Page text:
Nurses and most of the general public know that Florence Nightingale is known as the Lady with the Lamp. But did you realize that she could also be called the Lady with the Pie Chart? She was known for her mathematical genius and use of statistics. She transformed those numbers from boring, meaningless tables to colorful diagrams and was able to demonstrate that more British soldiers were dying from disease than battlefield wounds. Click here to see some of her work.
While we celebrate her work and her birthday on May 12, we can still learn from her example. Notice that she is collecting and using her own internal data. She did not use data from the American Revolution or the War of 1812, but data from the hospital in Scutari during the Crimean War. Can you just image the backlash from those British army generals if she has used data from other wars? I can hear comments like a different war, a different climate, different continent, different types of guns, etc.
Translate this to your current situation and it is really not that much different. Data from your facility on infusion-related outcomes such as complication rates, productivity and workload, and medication errors will be stronger than data from outside. Data from published studies are beneficial for benchmarking – are we better or worse than what is published? You will not know the answer unless you collect and analyze your own statistics. Internal data is about your patient population, skills and issues with your staff, and deficits or achievements in your own processes.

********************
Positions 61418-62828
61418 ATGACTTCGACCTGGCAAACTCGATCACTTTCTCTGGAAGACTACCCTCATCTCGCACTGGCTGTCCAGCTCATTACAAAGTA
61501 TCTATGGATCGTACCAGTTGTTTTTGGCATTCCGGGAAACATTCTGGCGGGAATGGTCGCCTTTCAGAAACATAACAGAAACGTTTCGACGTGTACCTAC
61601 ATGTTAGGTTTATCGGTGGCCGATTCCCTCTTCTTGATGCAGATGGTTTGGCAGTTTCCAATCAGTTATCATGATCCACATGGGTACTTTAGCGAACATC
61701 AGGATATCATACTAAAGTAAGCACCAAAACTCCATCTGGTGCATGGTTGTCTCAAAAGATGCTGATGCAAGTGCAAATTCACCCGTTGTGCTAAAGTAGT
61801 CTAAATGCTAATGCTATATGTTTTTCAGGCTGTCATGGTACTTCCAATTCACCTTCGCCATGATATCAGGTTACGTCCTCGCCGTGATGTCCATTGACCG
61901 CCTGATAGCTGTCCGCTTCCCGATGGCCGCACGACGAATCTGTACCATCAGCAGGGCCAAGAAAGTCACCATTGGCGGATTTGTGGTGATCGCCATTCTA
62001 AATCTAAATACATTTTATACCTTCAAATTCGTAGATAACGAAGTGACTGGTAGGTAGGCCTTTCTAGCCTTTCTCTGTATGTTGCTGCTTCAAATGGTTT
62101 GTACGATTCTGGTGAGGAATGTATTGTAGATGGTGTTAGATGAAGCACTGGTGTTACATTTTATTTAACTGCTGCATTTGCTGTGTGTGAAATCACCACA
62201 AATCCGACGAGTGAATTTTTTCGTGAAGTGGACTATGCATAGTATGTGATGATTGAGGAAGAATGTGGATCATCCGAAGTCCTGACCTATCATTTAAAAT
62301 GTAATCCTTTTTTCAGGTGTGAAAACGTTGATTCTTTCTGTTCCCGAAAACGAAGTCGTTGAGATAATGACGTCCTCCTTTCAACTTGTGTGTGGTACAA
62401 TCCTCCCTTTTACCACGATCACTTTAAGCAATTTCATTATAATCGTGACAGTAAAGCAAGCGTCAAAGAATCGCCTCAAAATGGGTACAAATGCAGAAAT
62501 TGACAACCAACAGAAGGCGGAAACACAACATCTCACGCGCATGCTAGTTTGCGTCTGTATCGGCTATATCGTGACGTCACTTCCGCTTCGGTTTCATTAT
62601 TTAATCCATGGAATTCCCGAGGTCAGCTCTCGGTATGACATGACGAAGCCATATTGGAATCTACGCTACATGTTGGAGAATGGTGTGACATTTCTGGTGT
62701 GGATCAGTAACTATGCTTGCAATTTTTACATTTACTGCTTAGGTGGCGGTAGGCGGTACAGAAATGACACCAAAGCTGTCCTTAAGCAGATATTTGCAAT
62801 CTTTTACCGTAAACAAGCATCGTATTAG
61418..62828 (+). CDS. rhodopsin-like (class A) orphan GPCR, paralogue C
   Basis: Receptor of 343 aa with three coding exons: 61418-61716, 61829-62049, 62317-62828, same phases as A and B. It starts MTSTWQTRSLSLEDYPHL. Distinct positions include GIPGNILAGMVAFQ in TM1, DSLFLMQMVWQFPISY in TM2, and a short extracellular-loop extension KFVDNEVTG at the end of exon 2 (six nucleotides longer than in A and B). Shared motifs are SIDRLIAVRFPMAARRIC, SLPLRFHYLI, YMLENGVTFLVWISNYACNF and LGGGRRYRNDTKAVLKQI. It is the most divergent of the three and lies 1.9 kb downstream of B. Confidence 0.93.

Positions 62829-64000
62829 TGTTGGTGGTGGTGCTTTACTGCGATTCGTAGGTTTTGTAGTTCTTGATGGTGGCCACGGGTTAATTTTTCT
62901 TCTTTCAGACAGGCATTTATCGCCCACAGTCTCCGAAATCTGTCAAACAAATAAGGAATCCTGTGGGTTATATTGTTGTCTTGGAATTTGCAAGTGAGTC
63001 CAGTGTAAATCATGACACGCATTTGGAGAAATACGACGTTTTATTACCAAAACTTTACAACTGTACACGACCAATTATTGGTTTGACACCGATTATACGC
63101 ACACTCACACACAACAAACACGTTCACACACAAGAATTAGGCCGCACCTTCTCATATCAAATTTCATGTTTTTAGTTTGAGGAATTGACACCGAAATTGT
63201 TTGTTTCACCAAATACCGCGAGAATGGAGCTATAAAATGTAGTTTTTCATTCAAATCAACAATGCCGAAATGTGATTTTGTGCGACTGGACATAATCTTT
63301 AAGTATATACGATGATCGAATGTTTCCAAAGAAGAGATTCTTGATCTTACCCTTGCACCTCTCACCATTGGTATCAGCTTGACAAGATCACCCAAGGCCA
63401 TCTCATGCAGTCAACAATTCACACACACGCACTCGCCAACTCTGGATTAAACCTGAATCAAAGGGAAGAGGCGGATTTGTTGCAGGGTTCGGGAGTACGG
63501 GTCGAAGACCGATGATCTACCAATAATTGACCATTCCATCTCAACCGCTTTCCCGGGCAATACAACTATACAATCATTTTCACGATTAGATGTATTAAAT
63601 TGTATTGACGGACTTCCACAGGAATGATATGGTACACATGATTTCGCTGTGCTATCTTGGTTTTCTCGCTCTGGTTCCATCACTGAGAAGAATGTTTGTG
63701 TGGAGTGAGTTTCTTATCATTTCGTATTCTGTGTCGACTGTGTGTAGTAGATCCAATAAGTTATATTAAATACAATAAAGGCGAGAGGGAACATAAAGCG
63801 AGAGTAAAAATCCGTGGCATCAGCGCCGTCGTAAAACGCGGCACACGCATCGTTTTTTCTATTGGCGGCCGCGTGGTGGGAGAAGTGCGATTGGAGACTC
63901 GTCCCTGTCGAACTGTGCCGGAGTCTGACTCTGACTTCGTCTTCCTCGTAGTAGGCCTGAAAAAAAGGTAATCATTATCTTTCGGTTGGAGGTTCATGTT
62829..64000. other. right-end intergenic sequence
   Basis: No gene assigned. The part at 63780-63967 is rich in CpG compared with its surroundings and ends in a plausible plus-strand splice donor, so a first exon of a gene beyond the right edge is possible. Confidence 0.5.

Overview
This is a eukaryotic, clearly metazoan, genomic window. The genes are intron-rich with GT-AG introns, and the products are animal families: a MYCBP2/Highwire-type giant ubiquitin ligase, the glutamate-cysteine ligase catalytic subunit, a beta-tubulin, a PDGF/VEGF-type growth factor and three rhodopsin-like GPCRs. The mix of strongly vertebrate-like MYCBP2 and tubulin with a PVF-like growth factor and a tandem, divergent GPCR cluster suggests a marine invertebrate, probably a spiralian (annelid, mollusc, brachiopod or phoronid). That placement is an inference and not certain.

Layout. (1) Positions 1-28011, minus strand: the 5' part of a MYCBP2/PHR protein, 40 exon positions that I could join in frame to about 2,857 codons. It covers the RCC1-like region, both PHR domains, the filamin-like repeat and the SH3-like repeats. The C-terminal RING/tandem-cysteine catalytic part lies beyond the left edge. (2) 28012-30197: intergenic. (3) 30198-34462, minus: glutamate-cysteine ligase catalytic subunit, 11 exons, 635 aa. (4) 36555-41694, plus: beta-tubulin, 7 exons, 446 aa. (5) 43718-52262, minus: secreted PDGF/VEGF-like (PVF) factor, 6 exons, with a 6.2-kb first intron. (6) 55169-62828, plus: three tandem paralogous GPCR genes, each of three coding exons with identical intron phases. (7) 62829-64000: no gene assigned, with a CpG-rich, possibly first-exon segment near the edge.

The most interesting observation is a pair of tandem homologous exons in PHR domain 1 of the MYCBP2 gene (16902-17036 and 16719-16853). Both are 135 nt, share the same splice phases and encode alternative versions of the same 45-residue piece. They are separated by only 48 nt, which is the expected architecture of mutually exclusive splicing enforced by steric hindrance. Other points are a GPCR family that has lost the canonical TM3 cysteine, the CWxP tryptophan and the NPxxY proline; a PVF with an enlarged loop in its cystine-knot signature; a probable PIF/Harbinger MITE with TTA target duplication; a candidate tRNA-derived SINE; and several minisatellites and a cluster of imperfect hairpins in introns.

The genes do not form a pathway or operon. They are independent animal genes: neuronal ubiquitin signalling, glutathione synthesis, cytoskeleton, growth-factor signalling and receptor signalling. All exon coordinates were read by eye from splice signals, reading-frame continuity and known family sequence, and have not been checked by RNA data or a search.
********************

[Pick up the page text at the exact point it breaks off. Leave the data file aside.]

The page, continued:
Unlike Miss Nightingale, we now have computers, Excel and PowerPoint to enliven our data. Just imagine what she could have accomplished with our present data tools. The sky is the limit for what we can achieve as nurses inserting and managing vascular access devices and delivering infusion therapies!
Happy Birthday, Miss Nightingale and thanks for your legacy!
Author: Lynn Hadaway
Lynn Hadaway has more than 35 years experience in infusion nursing and adult education. Her experience comes from multiple acute care settings, healthcare manufacturing, continuing professional education.